The street where I live is like many suburban streets throughout Britain. Rows of1)Victorian and 2)Edwardian red-brick villas hug a long, tree-lined road. Neighbours go to work, come back, keep to themselves. Most of them—like me—strangers to each other.
I have lived in my street for 14 years and I have long suspected that, behind every one of the 116 doors lining the road, there are fascinating stories to be told. So, driven by curiosity—perhaps better described as 3)nosiness—I decided to make a film about my neighbours. What I found turned out to be a 4)revelation—a rich 5)mosaic of human life.
As I walked up and down meeting people, I was most struck by the way my neighbours coped with adversity. I found a family who appeared to be successful, happy and untroubled. Ali and Keith were authors, with one son, Jay, at university and another, Louis, still at school. In 2005, Keith, who is in his fifties, was diagnosed with 6)mesothelioma, an incurable cancer caused by exposure to 7)asbestos, in his case possibly from a school building.
He is an amazingly 8)dignified man, always looking to the positive. Illness had 9)decluttered their lives, he told me. “The inessentials drop away and you are left with the essentials, which you can treasure.” Keith had opted for 10)radical surgery followed by 11)radiotherapy and 12)chemotherapy. So far he has 13)defied all the 14)odds in surviving for 18 months. Ali told me: “I’m scared to think ahead. I prefer to think of the future as a ‘don’t know’, whereas before we thought there was no chance at all. Now at least ‘don’t know’ is quite a good place to be.”
What moved me about Keith’s story was the way in which it 15)confounded my assumption that we were all strangers on this street. When Keith fell ill, the neighbours 16)rallied round 17)magnificently. They drew up a 18)rota to take him to hospital for his daily radiotherapy when Ali had to be at work. Ali was reflective about how their lives have changed: “We used to be a bit private before. Now we realize that people can be really 19)great if you just let them in.” Perhaps something for us all to 20)mull over as we increasingly live our lives in anonymous isolation.
Every door that opened to us revealed another extraordinary story—but there was one doorbell we didn’t rush to ring. Even in increasingly 21)gentrified neighbourhoods, there is always one house like this: almost 22)derelict and with pigeons 23)roosting in its 24)eaves. But inside, we found Alek, a 25)captivating 91-year-old who still has a twinkle in his eye. He is a 26)Pole who arrived here in 1948 and retired from his bank 25 years ago. Alek lives in the house alone now, since his wife died in 2000, and he spends most of his time in the kitchen. Did he feel lonely, I asked? “It doesn’t hurt me. I miss people, yes. I miss talking to people,” he said.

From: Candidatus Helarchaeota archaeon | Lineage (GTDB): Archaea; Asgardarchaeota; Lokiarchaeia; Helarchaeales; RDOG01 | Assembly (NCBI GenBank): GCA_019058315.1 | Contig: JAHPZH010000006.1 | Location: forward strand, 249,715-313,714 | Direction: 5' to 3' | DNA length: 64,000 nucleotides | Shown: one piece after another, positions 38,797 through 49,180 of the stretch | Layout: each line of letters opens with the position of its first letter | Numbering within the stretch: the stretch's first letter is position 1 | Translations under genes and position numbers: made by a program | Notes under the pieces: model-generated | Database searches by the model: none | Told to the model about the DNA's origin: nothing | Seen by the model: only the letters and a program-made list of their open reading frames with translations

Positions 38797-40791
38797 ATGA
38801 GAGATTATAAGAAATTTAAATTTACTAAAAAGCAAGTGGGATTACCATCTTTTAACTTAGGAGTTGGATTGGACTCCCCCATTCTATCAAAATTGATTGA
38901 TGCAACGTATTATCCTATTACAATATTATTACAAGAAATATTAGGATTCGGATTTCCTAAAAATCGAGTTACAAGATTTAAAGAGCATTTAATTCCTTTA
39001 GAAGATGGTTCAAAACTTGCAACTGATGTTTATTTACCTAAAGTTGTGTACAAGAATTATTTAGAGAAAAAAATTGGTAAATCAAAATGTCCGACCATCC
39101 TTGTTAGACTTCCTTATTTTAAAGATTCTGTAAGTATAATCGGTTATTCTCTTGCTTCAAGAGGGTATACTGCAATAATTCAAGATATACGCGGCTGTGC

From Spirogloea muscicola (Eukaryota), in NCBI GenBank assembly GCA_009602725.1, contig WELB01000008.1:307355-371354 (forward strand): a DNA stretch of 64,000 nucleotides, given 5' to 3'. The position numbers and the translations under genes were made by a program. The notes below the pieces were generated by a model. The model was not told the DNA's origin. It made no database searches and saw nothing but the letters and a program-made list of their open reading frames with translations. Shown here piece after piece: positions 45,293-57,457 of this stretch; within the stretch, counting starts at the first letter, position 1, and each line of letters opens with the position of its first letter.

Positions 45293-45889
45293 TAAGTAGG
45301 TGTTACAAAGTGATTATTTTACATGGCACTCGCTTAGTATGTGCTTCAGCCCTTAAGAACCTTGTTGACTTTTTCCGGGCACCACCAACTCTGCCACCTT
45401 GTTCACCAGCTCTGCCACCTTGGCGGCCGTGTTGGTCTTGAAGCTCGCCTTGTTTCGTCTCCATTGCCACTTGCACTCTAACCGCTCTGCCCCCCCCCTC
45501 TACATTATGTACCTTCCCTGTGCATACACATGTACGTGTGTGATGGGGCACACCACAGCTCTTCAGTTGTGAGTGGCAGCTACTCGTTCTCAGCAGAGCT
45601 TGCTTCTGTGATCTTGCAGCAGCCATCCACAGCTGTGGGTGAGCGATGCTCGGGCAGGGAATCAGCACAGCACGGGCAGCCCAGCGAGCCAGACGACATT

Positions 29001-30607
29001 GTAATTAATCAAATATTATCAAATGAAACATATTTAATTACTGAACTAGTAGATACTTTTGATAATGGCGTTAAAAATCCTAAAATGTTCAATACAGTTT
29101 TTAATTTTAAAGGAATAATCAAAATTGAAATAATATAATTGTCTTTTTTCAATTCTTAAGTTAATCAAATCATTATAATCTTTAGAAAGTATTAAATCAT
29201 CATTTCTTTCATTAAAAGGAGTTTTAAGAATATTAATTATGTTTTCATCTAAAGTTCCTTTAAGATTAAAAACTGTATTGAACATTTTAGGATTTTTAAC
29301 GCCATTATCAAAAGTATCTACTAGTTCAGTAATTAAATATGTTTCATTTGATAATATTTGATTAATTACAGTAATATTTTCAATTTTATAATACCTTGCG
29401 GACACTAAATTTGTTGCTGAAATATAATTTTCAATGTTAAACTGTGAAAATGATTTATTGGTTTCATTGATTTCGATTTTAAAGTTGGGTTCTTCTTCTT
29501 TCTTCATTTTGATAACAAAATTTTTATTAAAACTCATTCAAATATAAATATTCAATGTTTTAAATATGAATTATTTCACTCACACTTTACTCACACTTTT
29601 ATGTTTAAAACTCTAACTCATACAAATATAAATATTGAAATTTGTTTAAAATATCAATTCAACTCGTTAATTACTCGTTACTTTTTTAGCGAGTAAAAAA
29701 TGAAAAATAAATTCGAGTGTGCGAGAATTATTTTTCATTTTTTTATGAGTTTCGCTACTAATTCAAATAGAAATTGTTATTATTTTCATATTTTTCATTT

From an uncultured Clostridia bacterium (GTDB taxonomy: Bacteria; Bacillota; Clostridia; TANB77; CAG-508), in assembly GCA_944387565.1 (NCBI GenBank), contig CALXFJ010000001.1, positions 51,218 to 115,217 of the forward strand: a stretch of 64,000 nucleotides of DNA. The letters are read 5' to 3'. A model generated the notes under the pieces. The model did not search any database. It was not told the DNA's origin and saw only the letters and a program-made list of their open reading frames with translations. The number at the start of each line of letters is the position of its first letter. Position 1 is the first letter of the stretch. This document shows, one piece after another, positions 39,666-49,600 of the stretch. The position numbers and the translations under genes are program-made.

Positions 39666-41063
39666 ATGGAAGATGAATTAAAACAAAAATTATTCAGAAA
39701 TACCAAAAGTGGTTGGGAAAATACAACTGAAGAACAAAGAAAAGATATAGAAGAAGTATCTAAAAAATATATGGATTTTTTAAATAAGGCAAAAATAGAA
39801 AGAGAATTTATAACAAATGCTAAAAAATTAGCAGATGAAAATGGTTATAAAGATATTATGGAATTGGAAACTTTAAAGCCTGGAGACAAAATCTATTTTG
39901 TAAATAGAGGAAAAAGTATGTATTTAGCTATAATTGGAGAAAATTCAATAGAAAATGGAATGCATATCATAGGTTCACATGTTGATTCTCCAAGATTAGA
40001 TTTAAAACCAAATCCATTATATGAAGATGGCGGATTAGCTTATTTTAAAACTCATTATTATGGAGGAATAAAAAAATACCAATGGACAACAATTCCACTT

After several months of research, we had been round most of the houses but there were still a few withholding their 27)tantalizing secrets. Eventually Joseph answered the door of his housing association property and we climbed to the top floor and his 28)spartan 29)bedsit.
Joseph told us his story—how he’d been having fun in Thailand, run out of money and been recruited to a drug-smuggling 30)ring. He was arrested in Japan carrying around 70 31)pellets of 32)cannabis in his stomach. He was sentenced to three and a half years in prison, most of it in solitary confinement, and after he came home he “33)lost it”. Bit by bit, though, Joseph in his quiet way was slowly putting his life back together…
So have all these extraordinary and34)appalling stories changed my attitude to my street? To some extent they have. I can no longer walk along the road with my head down ignoring people. I now recognize faces and stop to speak to at least six or seven new people.
The film has made me more aware of the life about me. Houses that were once blank and anonymous now contain stories I know. I feel a connection and obligation to some of the people I met. I 35)pop in and say hello to Alek. Joseph has his family, but I phone him or visit every now and then to see how he’s getting on. I speak to Ali and Keith and, if they ever asked me to help, I’d be there in a shot. If something dreadful happened to me a year ago, I would have sought help far away from my own street. Now there are a couple of people I feel I could tell. And some who might support me if I was 36)burgled or sick. I feel safer and less fearful of crime.
My street is a 37)microcosm of big city life. All these people had their own 38)networks and clung to those they knew elsewhere, rather than making friends with their neighbours. A feeling of community can be 39)suffocating and we all need privacy sometimes. But closeness has advantages. Now I value the support and friendship of my neighbours. I feel a warmth towards the area I didn’t have before. My street really is my street now.